An accurate work environment, objectivity, and experience can’t be faked, and they’ll never exist in a box or plug-in. They’re either there or they’re not. And that’s why professional mastering is valuable: it’s based on intangibles that produce real results. All you need to do is compare a professionally mastered album to an amateur one to know what I’m talking about. A seasoned pro hears a mix and may decide that nothing but the smallest touch-ups are required, where an amateur may add the latest linear phase multi-band plug-in, throwing an already great mix out of balance. How does the pro know his decision is correct? He has a better listening environment and more experience to draw from, so he’s not guessing from presets or generalized notions.

What About All the Magic Boxes?

Yes, processors are important. In a technical sense, it’s critical for the mastering engineer to create a signal chain with the highest headroom and lowest noise floor possible. And that gear is quite expensive, and the process of putting it together is tricky and time consuming. And then, of course, every known M.E. has their “secret processing sauce” they swear by that may be a combination of tubes, solid-state, or digital gear for when coloration is required.

But I would bet dollars to donuts that the world’s best M.E.s armed with nothing more than an average plug-in bundle could still deliver amazing results because they have the experience, objectivity, and professional listening environment. If it was about the gear, anyone could walk into Gateway Mastering and do as good of a job as Bob Ludwig, but that isn’t case. In the end, equipment is just a knife. The key is having the right one for the task at hand, and knowing when and how to use it. It doesn’t do the work or know how to make a decision.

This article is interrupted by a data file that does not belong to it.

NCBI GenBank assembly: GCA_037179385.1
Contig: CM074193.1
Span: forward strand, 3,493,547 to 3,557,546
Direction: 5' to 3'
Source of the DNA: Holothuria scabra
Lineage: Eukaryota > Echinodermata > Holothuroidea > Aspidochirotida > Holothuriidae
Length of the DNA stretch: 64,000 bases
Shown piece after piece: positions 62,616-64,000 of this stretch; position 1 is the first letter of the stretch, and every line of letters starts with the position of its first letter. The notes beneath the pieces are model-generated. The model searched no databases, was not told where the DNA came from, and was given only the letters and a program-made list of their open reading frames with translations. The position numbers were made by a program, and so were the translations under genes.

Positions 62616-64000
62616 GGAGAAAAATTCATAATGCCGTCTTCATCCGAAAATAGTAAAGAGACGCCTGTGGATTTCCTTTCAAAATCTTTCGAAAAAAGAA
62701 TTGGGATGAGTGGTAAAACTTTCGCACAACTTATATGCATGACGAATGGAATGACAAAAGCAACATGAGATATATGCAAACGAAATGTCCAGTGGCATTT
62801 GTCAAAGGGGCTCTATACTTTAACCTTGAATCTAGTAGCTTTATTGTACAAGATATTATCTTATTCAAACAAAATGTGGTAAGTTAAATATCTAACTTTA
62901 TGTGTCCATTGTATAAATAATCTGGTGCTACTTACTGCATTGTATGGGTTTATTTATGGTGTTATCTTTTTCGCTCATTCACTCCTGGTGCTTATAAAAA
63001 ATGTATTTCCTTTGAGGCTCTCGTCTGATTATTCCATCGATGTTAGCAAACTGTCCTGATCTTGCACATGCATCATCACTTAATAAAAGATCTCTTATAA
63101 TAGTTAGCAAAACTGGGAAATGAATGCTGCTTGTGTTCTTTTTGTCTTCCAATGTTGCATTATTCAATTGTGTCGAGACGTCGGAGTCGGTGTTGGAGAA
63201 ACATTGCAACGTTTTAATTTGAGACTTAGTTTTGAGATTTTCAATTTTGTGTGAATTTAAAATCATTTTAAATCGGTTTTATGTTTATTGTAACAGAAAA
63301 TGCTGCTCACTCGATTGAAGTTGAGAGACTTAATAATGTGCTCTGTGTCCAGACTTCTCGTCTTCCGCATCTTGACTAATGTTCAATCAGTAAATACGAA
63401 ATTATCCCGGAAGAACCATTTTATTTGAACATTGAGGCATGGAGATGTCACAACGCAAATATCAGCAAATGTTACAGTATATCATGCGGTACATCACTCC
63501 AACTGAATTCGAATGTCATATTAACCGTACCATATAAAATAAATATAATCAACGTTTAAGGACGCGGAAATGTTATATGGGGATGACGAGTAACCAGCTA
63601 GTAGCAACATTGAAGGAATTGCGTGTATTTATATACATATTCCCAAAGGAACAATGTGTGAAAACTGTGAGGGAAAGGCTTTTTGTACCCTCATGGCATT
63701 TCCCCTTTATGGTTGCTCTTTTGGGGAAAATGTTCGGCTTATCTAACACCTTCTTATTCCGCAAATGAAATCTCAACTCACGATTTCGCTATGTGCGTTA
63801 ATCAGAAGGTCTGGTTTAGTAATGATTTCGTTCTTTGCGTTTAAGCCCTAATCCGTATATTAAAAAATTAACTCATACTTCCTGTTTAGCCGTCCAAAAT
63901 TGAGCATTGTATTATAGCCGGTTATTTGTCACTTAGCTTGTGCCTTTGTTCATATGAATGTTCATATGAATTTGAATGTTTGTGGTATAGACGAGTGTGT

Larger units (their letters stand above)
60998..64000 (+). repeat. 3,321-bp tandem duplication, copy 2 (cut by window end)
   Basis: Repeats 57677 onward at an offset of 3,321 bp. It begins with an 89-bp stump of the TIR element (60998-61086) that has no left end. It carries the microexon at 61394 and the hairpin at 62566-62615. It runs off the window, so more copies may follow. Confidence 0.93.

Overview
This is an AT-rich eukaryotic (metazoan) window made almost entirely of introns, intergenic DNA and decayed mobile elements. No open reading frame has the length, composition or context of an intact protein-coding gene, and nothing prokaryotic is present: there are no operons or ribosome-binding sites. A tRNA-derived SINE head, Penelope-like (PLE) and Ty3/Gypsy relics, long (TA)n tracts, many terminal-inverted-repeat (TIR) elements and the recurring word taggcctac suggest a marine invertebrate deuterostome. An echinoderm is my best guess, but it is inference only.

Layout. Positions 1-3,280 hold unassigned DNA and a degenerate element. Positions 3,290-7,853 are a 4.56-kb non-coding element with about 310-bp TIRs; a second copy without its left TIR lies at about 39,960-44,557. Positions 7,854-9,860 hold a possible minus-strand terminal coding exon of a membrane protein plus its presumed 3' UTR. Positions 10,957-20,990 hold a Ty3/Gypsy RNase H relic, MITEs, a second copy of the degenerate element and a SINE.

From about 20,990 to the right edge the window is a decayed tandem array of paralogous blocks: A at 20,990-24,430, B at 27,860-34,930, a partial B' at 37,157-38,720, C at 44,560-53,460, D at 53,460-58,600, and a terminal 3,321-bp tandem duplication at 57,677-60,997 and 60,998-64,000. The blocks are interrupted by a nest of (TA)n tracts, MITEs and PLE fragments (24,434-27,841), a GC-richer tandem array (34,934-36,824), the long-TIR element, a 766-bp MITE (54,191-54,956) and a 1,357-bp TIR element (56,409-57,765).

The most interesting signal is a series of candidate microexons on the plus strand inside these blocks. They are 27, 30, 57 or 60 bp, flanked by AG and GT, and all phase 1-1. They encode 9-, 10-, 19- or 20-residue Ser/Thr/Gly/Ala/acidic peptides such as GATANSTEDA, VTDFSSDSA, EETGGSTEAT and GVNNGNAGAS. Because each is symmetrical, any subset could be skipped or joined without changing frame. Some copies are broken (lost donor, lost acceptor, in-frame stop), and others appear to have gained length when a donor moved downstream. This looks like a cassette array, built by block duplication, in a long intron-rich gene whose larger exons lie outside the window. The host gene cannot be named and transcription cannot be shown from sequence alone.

Did I Earn My Money?

While I can deliver a definition for master, I can’t offer a definitive answer as to what happens from project to project. Everything that happens (or doesn’t) — from the best way to receive the finished mixes to cutting the master disc — is up for legitimate debate based on the recording and the style of music captured. But whatever occurs, it must result in the final master sounding consistent in the multitude of listening environments that exist in the world. And the only way to really achieve that is with objectivity, experience and a world-class playback environment.

Do you have a specific question about mastering? Leave a comment and Paul will answer it in a forthcoming segment.

Paul Abbott is a professional audio mastering engineer and owner of San Diego's ZenMastering. He has mastered over 700 projects for artists in America and dozens countries around the world. Paul has also appeared as a columnist in EQ, Sound on Sound, Music Connection and Tape Op magazines.

Related posts


Interesting. One part of the audio chain that you did not cover is the ME’s hearing. How does an ME compensate for his/her hearing deficits so that it does not end up in the final mix? The alternative would be to rely upon measuring equipment (spectrum analysers), or give up the job when an ME starts going deaf at higher frequencies or tinnitus intrudes.

Thanks for posting this. Mastering is one of those terms people hear all the time when it comes to recording and production (especially when there are album delays related to it), but the average person doesn’t ever really get an actual explanation for what it means.

Leave a Reply